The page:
Deering Goodtime Fretless Banjos

Deering Goodtime Fretless Banjos - The Twelfth Fret

Banjos began to be commercially produced in the 1850s and enjoyed huge popularity.   During the next 40 years over 80 American companies produced banjos.

19th Century banjos remained true to their African roots; they were fretless and fitted with friction-peg tuners.   In the 1880s, fretted banjos appear, offered by companies such as C. Bruno and Sons of New York.  By the 1900s only a handful of fretless models remained, catering to the older players who had cut their teeth on fretless banjo.  

The tonal and volume advantages of frets were undeniable.  That said, fretless banjo remained a popular home-spun, parlour instrument in Appalachia well into the 1950s.   In the iconic Dueling Banjos-scene (Deliverance-1972) Billy Redden known as Lonnie, the Banjo Boy, played a typical late 19th century style banjo. This one magical scene resulted in a huge renaissance for clawhammer and Bluegrass style banjo.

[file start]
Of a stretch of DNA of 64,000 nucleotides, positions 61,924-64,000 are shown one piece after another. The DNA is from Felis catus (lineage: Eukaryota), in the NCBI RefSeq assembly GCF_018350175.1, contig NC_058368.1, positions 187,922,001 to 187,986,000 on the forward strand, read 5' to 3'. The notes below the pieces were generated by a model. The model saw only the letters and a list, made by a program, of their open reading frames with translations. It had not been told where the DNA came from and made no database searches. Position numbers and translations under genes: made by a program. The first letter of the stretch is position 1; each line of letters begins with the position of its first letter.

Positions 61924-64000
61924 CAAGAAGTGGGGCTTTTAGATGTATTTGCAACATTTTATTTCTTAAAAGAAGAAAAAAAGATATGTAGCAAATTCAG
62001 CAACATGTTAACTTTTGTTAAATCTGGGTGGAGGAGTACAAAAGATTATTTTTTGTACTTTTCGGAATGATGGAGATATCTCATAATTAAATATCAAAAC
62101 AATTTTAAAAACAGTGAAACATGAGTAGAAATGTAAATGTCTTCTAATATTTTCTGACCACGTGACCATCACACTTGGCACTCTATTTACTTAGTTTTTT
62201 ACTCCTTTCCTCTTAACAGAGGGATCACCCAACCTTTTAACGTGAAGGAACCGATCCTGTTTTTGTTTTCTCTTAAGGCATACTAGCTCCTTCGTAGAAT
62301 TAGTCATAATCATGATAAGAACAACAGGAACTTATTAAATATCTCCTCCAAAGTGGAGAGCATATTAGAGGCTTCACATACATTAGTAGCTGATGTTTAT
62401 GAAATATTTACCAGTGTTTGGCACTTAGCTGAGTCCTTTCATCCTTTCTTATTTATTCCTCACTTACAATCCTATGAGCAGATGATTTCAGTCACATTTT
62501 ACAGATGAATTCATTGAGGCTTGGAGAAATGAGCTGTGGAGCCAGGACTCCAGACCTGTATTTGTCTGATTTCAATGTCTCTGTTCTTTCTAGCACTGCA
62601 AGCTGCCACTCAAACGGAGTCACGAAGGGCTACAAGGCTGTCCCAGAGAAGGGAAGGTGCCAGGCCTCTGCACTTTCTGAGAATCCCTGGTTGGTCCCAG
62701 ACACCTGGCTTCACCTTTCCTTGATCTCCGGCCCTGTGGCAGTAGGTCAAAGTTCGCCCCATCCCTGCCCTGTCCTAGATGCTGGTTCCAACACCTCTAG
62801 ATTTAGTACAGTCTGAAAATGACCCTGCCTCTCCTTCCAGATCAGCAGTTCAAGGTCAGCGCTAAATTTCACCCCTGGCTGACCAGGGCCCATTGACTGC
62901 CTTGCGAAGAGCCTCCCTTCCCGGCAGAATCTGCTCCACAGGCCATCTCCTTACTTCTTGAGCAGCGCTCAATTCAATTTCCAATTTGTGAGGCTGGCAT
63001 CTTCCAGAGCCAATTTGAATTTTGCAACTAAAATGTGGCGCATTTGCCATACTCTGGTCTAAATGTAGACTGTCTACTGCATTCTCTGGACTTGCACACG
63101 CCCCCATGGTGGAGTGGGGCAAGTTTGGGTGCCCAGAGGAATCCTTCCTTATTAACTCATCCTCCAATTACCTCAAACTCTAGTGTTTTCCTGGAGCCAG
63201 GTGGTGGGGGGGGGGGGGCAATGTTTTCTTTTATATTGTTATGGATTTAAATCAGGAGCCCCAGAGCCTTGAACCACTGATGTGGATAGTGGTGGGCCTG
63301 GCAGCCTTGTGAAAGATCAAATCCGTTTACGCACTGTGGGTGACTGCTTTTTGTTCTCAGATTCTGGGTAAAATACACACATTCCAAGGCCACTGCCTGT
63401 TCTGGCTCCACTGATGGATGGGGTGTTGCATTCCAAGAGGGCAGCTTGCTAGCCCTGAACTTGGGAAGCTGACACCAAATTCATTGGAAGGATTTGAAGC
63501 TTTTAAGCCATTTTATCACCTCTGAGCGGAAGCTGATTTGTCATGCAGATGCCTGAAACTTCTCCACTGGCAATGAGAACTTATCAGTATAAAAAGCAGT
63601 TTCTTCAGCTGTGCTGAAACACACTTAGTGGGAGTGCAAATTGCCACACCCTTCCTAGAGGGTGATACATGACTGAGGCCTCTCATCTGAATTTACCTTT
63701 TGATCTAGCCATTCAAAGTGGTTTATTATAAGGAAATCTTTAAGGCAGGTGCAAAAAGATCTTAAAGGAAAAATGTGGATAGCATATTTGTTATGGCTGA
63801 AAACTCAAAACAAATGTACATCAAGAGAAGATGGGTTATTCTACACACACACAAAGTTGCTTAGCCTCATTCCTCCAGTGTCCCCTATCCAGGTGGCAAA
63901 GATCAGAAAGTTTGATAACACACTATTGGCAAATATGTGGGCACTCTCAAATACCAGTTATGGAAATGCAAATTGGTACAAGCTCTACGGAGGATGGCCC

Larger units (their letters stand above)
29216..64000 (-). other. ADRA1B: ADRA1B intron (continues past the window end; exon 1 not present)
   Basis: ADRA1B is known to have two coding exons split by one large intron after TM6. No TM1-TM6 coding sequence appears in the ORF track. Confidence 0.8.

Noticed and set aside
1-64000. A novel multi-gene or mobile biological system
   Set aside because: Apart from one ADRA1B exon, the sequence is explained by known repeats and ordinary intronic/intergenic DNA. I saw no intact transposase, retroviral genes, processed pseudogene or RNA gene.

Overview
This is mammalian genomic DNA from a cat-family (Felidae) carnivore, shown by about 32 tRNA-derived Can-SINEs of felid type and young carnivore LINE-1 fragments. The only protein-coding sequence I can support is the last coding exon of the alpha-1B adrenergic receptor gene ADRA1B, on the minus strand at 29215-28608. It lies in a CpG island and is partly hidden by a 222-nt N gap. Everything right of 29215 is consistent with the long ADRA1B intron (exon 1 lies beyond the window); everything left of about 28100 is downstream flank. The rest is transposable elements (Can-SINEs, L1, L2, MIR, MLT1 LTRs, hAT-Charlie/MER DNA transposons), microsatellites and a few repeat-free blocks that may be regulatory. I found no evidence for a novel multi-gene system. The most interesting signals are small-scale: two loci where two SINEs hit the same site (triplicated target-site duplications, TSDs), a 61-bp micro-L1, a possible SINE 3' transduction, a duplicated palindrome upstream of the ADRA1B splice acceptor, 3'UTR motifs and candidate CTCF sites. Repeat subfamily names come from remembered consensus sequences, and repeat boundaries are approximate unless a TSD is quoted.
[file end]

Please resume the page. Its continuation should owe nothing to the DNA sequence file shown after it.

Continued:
The sound track you hear is very different from the clawhammer style being played; overdubbed in the Bluegrass style by Eric Weissberg.  Authenticity was thrown to the winds …but that did not discourage a generation new banjo players! 

These 19th century fretless banjos are rare and priced out of reach to most players …until now!

Deering has issued two new Goodtime Banjo models in fretless; fitted with modern head, tuners and bridge these banjos have none of the quirky setup and tuning issues of the 19th century banjos.


  • We offer an option to convert to 19th century style gut string at $80 parts and labour.
  • All of our new and used banjos include free setup and service for one full year

Grant MacNeill – The Twelfth Fret


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